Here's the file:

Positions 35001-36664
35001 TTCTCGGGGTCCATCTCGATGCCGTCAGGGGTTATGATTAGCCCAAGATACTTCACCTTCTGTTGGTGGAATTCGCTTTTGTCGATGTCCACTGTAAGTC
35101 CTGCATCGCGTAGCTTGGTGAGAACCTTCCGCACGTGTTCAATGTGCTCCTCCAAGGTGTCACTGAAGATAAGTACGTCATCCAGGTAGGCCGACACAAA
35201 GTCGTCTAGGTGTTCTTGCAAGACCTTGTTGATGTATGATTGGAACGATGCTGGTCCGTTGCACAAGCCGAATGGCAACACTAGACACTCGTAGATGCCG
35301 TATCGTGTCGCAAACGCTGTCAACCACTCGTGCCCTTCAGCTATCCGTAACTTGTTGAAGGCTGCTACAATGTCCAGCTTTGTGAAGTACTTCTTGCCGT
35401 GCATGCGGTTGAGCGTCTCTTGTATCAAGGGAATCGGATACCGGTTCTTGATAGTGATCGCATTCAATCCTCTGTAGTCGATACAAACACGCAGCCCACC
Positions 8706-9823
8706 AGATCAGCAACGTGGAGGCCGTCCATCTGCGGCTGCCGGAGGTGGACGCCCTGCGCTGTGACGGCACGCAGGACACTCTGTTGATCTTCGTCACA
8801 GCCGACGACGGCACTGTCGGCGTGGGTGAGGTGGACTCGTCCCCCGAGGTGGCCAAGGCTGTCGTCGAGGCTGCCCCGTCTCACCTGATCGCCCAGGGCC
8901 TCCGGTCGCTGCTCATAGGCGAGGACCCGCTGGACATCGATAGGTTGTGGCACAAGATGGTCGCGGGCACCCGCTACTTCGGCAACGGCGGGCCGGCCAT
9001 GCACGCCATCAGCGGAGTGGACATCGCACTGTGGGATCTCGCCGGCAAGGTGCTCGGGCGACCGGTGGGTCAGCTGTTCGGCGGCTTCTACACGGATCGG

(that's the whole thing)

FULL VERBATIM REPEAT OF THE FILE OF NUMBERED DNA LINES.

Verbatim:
Positions 35001-36664
35001 TTCTCGGGGTCCATCTCGATGCCGTCAGGGGTTATGATTAGCCCAAGATACTTCACCTTCTGTTGGTGGAATTCGCTTTTGTCGATGTCCACTGTAAGTC
35101 CTGCATCGCGTAGCTTGGTGAGAACCTTCCGCACGTGTTCAATGTGCTCCTCCAAGGTGTCACTGAAGATAAGTACGTCATCCAGGTAGGCCGACACAAA
35201 GTCGTCTAGGTGTTCTTGCAAGACCTTGTTGATGTATGATTGGAACGATGCTGGTCCGTTGCACAAGCCGAATGGCAACACTAGACACTCGTAGATGCCG
35301 TATCGTGTCGCAAACGCTGTCAACCACTCGTGCCCTTCAGCTATCCGTAACTTGTTGAAGGCTGCTACAATGTCCAGCTTTGTGAAGTACTTCTTGCCGT
35401 GCATGCGGTTGAGCGTCTCTTGTATCAAGGGAATCGGATACCGGTTCTTGATAGTGATCGCATTCAATCCTCTGTAGTCGATACAAACACGCAGCCCACC
Positions 8706-9823
8706 AGATCAGCAACGTGGAGGCCGTCCATCTGCGGCTGCCGGAGGTGGACGCCCTGCGCTGTGACGGCACGCAGGACACTCTGTTGATCTTCGTCACA
8801 GCCGACGACGGCACTGTCGGCGTGGGTGAGGTGGACTCGTCCCCCGAGGTGGCCAAGGCTGTCGTCGAGGCTGCCCCGTCTCACCTGATCGCCCAGGGCC
8901 TCCGGTCGCTGCTCATAGGCGAGGACCCGCTGGACATCGATAGGTTGTGGCACAAGATGGTCGCGGGCACCCGCTACTTCGGCAACGGCGGGCCGGCCAT
9001 GCACGCCATCAGCGGAGTGGACATCGCACTGTGGGATCTCGCCGGCAAGGTGCTCGGGCGACCGGTGGGTCAGCTGTTCGGCGGCTTCTACACGGATCGG